There’s only so long a backslapping governor can survive cooped up in a makeshift mansion studio or a Capitol hearing room bereft of people at daily briefings, midway between election campaigns.
Enough! So on Friday afternoon, a rare, quiet news day, the mandate to shelter in place loosening, Gov. Ned Lamont set off for a trek through Hartford’s North End with some aides and legislators as tour guides.
No proposals to float, no big point to make at all, just to get out and press the flesh. Or rather, connect a few elbows.
There on the busy corner of Windsor and Main Streets, Kenston Harry, working on a car at the Action Audio Store — they do detailing, window tinting, prep for dealers, DUI breathalyzer installations and the like — didn’t expect a delegation that included his old friend, Rep. Brandon McGee, D-Harford.
“You did it yourself, you built this place yourself? That was five years ago?”
“No, about ten.”
“All right, good, so you had good years before the COVID hit.”
Harry closed for about a month as dealers shut down, and is off by at least 45 percent in sales. he kept his whole staff of seven on the payroll so as not to lose anyone, he later told me.
They talk about cars and government assistance. Lamont quips that there’s less traffic but more accidents, and it was off to Dunn’s River Jamaican Restaurant, where Lamont had visited in a campaign event with Chelsea Clinton. Owner Mark Brown talks about the namesake, a waterfall in Jamaica, and of course, they talk about the crisis.
Brown, Like Harry, was able to keep his staff on the payroll in part with help from the federal Payroll Protection Program, and he’s only off about 40 percent — not bad for a restaurant, thanks to takeout through Uber Eats and other services.
Main Street in that stretch carries a dominant Jamaican and more broadly, Caribbean flavor. And Lamont did hit at least two eateries besides Dunn’s, joined by McGee, and Rep. Joshua Hall, Paul Mounds, his chief of staff, who knows the neighborhood well, and later, Mayor Luke Bronin, an ally who ran against him when the Democratic field for governor swelled in 2018.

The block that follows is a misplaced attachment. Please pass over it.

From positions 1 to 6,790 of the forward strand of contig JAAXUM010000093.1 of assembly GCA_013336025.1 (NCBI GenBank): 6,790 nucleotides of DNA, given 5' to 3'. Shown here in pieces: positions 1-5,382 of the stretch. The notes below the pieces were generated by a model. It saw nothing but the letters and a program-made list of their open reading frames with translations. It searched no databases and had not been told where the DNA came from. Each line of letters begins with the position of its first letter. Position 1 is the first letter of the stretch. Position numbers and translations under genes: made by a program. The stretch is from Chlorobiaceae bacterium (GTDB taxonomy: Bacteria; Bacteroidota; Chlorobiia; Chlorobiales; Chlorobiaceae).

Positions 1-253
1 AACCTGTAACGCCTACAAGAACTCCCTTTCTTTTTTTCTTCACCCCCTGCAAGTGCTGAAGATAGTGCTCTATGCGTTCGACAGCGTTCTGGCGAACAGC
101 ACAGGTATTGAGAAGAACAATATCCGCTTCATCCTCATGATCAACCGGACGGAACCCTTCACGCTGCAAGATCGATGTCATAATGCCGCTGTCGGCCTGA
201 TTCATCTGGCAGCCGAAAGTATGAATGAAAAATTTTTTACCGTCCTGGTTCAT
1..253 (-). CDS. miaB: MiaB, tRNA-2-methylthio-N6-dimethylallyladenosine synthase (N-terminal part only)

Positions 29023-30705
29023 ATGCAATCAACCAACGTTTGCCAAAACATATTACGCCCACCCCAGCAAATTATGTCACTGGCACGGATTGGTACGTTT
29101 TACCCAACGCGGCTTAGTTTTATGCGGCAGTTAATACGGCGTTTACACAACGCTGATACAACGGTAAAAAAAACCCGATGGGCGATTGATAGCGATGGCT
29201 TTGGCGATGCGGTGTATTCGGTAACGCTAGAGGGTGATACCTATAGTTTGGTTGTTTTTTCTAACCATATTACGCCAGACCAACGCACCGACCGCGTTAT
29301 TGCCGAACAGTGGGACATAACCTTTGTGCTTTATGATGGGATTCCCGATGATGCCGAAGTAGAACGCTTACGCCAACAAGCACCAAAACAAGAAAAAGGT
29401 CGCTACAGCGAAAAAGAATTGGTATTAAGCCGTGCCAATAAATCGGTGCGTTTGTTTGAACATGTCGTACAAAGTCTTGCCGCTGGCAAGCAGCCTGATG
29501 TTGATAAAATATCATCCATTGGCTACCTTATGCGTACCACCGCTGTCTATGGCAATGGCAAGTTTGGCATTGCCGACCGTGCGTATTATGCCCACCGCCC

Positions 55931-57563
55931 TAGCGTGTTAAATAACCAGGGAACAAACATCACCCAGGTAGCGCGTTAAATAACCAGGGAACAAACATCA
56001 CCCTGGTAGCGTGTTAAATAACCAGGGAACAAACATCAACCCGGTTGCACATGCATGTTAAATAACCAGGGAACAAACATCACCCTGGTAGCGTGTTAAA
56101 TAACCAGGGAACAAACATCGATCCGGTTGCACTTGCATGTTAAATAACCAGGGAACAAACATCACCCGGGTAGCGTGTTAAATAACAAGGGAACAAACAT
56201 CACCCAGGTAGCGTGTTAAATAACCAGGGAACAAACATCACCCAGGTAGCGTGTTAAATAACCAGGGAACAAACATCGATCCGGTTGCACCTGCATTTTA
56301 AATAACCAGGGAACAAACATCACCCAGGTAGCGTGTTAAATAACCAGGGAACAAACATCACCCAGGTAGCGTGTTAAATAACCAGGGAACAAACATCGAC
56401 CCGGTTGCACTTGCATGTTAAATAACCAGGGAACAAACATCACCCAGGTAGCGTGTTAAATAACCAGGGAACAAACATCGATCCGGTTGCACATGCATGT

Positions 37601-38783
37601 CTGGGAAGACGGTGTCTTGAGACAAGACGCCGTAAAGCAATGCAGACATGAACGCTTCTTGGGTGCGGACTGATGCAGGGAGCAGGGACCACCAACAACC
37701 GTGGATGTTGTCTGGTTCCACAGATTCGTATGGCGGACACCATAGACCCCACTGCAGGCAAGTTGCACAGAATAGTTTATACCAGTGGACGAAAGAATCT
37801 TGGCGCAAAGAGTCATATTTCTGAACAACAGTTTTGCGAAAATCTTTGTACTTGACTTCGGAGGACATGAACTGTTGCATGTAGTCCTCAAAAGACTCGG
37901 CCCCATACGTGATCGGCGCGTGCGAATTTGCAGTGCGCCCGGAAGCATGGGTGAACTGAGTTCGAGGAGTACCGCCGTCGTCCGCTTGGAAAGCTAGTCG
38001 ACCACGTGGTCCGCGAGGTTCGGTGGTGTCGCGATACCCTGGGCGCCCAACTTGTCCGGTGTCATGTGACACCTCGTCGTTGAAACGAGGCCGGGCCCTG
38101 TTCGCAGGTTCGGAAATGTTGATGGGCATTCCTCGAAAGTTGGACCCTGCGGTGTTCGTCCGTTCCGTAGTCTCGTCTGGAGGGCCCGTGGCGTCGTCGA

Lamont asks Brown about his background in the business, which included a stint on a cruise ship. “Sure as hell am glad you weren’t working on a cruise ship six months ago,” the governor said. “I love this place, it’s good to be back.”
Despite the offerings, Lamont, in a dress shirt, casual slacks and what appeared to be boating shoes, didn’t seek out jerk chicken or fried fish. Instead he downed a slice or two of pizza over on Blue Hills Avenue, a block from the Bloomfield line. As oddly, he didn’t talk about Black Lives Matter and George Floyd, not much if at all.
This is a part of the state that was hit hard by coronavirus, both in illness and economic hardship. Just how hard, it’s impossible to know as we emerge. “A lot of these folks in this neighborhood have learned how to survive,” McGee said, but he added, “They’re pretty much hurting. They need dollars for infrastructure.”
Franklin Grant, co-owner of Green’s Auto Body, took a break from looking over a car with customer Mike Nice to tell the governor he hadn’t received any assistance. They took his email to send him an info packet, as PPP money is still available. Later, Alan King, who owns a building on Albany Avenue, where a tenant is behind on the rent, and also runs Jak’s Flooring, said he tried to sign up for the PPP, but no luck yet.
“I’ve used up all my line of credit,” King tells me.
The mood was decidedly light over at the Beauty First Hair Boutique — not a salon, a maker of extensions and wigs, many for cancer patients. Owner Destiny Hunter held out a hand. She and Lamont came close to shaking — he’s not the most disciplined distancer in Connecticut — but they pulled back.
“It’s been all right,” she tells Lamont, who won the favor of the hair industry, at least among people of color, by reversing an initial ruling banning blow dryers in the June 1 reopening. That was a highwire act for Lamont, as many in salons wanted to delay reopening and others wanted a sooner return.
But on Friday, it was all about 2-year-old Jaquel Lindsey Jr., Hunter’s son. He wielded a squirt gun and no, Hunter told him, you can’t get anyone wet. The toddler did stand for a photo with Lamont.
This was a crowd of business owners that back the governor. “He’s been doing good so far, so I’m happy to see him,” Hunter said.
Afterward I talk with Brown, at Dunn’s River, who says he’d like help in buying health insurance for his 15 employees. Harry, at Action Audio, who received a small forgivable loan through the PPP, told me his main complaint is the city tax on equipment, which he thinks is incorrectly assessed.
He’d have wanted to bring that up with the governor — assuming the CEO of the state can address city tax issues — but said he didn’t think of it. “It was unexpected for him to drop in.”
It was that kind of hot afternoon, clearly a welcome respite at the start of a June weekend.